LaMarcus Aldridge is the most likely big name unrestricted free agent who could shake things up. Aldridge is rumored to be linked to the Texas teams (where he is from) and yes, that included Houston who quietly could have a lot of cap space in the blink of an eye. These restricted free agents all more than likely stay with their current teams: Draymond Green (GS), Kawhi Leonard (SA) and Reggie Jackson (DET). Jimmy Butler has become the interesting restricted free agent. There are now rumors saying he may sign an offer sheet with the Lakers and it might a contract the Bulls would not want to match. If I had to bet, I would add Butler to the list of RFA who are staying put this offseason.
Then there are a whole bunch of guys who are the next tier of really good players that will (probably) be hitting the market: Goran Dragic, Brook Lopez, Danny Green, Monta Ellis, Luol Deng, Tyson Chandler, Omer Asik, Wesley Matthews, Paul Millsap, Greg Monroe, and Rajon Rondo. I left out some guys like Dwayne Wade and Tristan Thompson because they are very likely to stay with their current teams for different reasons. I also believe Dragic and Lopez are likely to end up back in Miami and Brooklyn respectively.
The moral of this shorty story is, while a lot of players may technically be free agents this summer I do not think there will be drastic movement. That can always change. One player’s decisions could lead a string of other signings that no one saw coming.
The Summer of the New York Team(s)
There is not much to write about here for the Brooklyn Nets. They are strapped with salary and have very few assets. There are rumors they may try to move up into the teens in next week’s draft by trading Mason Plumlee. This would be the definition of a acting late. The Nets had their chance to trade Plumlee when he was actually playing well midseason, and it would have gotten them out of Deron William’s contract (to who else but the Kings). Trading Plumlee now when his value is the lowest its ever been seems like a terrible idea. The Nets will likely be players in the trade market as they look to move anyone on their roster to get younger. Bringing back Brook Lopez and Thaddeus Young is a must for a team that does not have many other options.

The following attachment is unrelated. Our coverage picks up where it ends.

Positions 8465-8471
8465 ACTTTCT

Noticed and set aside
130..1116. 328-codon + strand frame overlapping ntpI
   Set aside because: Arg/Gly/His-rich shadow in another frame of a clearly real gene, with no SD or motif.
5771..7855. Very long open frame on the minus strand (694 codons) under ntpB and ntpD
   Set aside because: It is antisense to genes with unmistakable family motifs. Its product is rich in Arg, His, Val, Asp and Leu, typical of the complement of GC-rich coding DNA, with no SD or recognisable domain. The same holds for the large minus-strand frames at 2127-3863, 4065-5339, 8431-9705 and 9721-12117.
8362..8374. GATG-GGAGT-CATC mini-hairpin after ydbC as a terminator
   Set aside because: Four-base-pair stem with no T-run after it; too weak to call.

The New York Knicks, on the other hand, have a very interesting summer ahead. They have the No. 4 pick in the draft and could get a really talented player. There are rumors that if Towns, Okafor and Russell are all gone by the time they’re on the clock they will look to trade down. I really like Emmanuel Mudiay and think he would be a great fit in New York. Trading down and collecting assets is never a bad idea for a team that is more than a year away from competing for a championship.
The Knicks will have a lot of cap space this summer, but besides Greg Monroe I am not sure who they think they will be spending all this money on. It is definitely better to have the money to spend than be in Brooklyn’s position, but why would a top free agent decide to go to New York over staying in Memphis or Portland. Not to mention that free agent would be taking less money to be playing for a worse team. To say the Knicks have their work cut out for them this summer is an understatement. Let’s see what Phil Jackson has up his sleeve for a team that desperately needs helps at nearly every position. The Knicks can’t get much worse… (gulp) right?